By Eileen A.J. Connelly, AP Personal Finance Writer
NEW YORK (AP) — Visa Inc. has cut off 100 scammers who use bogus marketing techniques to dupe consumers in the past six months.
Among the most common hustles: billing the credit cards of customers who thought they were getting free trial products like dietary supplements or teeth whiteners $79.95 per month or more, and then making them jump through hurdles to get the charges to stop.
"We've been monitoring this situation from this past summer in particular," said William M. Sheedy, a Visa group president. The number of complaints from cardholders who disputed ongoing charges they never agreed to shot up, although the merchants and the products they sold often varied.
While there are always a handful of complaints about merchants, most are resolved quickly. But in the case of the ongoing charges, it was clear the problem was widespread. "Consumers are being fleeced," Sheedy said.
Visa told The Associated Press that about 100 merchants had their payment processing terminated because of chronic complaints since early summer. The scam is so common, the San Francisco payment processor is teaming up with the Federal Trade Commission and the Better Business Bureau to alert consumers.Most of the time, the swindlers use Internet ads to lure their customers. The ads often feature unauthorized photos of celebrities like Oprah Winfrey and Rachel Ray, implying endorsements for supplements like acai berries or teeth whiteners.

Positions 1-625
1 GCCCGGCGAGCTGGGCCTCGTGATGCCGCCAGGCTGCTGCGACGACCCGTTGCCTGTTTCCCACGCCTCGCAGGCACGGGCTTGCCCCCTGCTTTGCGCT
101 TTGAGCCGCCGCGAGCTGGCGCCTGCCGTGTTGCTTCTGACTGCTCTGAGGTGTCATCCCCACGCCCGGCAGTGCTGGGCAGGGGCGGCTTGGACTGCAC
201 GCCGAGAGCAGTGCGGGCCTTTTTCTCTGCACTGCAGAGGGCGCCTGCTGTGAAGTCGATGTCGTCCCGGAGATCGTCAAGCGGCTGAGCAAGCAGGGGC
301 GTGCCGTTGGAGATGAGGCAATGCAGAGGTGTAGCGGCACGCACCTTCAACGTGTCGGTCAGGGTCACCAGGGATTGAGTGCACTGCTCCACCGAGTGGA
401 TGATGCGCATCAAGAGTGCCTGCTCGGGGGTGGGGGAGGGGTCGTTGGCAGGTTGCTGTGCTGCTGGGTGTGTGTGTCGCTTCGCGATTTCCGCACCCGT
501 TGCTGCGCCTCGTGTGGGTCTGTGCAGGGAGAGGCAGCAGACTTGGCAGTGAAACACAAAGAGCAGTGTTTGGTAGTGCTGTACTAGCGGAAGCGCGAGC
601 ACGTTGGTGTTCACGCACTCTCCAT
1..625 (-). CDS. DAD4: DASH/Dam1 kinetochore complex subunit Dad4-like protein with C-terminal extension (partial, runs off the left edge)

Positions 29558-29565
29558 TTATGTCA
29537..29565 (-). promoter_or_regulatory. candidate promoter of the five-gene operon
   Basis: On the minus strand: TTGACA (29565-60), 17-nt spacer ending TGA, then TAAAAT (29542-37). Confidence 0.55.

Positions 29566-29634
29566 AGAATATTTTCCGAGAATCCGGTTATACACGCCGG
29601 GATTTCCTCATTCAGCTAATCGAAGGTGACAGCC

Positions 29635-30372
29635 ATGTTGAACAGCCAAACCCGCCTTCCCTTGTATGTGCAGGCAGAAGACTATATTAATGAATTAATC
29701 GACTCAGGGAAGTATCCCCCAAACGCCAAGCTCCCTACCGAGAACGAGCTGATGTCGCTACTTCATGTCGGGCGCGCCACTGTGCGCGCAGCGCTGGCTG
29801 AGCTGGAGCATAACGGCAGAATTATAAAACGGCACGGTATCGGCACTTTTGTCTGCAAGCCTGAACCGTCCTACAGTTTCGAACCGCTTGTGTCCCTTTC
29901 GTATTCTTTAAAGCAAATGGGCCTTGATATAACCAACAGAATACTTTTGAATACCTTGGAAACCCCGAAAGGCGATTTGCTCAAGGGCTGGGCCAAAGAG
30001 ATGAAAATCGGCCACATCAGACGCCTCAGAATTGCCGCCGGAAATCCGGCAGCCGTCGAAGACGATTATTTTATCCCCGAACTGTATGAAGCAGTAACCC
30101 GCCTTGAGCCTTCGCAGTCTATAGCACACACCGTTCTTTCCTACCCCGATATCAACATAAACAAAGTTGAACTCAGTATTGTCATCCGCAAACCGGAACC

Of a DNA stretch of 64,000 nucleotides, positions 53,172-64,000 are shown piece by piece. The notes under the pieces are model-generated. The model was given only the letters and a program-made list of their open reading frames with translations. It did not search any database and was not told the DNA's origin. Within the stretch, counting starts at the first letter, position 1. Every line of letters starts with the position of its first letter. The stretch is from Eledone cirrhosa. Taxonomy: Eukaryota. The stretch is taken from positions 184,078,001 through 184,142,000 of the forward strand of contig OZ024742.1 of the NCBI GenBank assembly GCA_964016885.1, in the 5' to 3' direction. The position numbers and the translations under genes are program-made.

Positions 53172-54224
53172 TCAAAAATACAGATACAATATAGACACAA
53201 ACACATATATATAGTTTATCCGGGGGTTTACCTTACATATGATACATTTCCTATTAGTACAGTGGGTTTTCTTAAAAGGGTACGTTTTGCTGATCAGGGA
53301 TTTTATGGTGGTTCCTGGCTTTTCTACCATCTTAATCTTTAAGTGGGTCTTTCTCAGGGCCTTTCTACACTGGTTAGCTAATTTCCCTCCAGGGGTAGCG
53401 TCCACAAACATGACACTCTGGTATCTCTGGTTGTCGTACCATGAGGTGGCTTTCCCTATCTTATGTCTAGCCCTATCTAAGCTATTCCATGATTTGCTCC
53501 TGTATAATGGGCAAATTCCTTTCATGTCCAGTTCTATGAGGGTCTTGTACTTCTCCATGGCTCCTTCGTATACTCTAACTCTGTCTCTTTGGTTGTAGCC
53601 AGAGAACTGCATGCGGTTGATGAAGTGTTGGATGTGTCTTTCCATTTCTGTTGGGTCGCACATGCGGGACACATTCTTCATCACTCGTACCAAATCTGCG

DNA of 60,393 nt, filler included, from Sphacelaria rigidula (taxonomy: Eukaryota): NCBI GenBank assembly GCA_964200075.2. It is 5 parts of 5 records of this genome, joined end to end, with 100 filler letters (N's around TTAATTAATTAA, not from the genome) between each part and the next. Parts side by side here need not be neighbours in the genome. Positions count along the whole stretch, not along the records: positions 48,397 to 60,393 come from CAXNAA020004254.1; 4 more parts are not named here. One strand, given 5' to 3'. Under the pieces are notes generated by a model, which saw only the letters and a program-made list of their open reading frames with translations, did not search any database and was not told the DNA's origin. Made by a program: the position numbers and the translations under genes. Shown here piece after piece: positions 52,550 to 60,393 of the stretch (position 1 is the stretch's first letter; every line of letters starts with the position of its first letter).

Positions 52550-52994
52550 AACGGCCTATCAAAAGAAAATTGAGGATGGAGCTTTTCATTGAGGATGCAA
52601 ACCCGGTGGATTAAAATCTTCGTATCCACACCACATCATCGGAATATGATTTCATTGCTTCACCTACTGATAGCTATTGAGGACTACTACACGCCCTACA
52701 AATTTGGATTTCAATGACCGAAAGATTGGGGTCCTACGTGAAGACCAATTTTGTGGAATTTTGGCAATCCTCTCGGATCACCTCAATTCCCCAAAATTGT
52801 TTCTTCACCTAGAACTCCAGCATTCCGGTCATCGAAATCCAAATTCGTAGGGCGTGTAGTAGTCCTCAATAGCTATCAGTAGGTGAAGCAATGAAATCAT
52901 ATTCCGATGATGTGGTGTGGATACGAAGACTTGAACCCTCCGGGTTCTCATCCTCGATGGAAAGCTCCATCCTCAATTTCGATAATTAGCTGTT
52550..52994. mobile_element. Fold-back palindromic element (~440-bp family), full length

Newer variations take advantage of the recession with work-at-home scams, or con people into seeking information about applying for government grants linked to economic stimulus programs.
Winfrey and her frequent guest Dr. Mehmet Oz filed several lawsuits this year trying to stop companies from implying they endorsed products made with acai berries.
"The fraud artists look for the fraud du jour and they will play that up magnificently," said Lois Greisman, an associate director of the FTC.
Other common features on the deceptive ads are fake testimonials and credit for the discovery of breakthrough products to a "local mom," said Stephen Salter, vice president of BBB Online. When someone clicks on the ad, their computer's location triggers a program that sets the origin of the "local" mom near that user.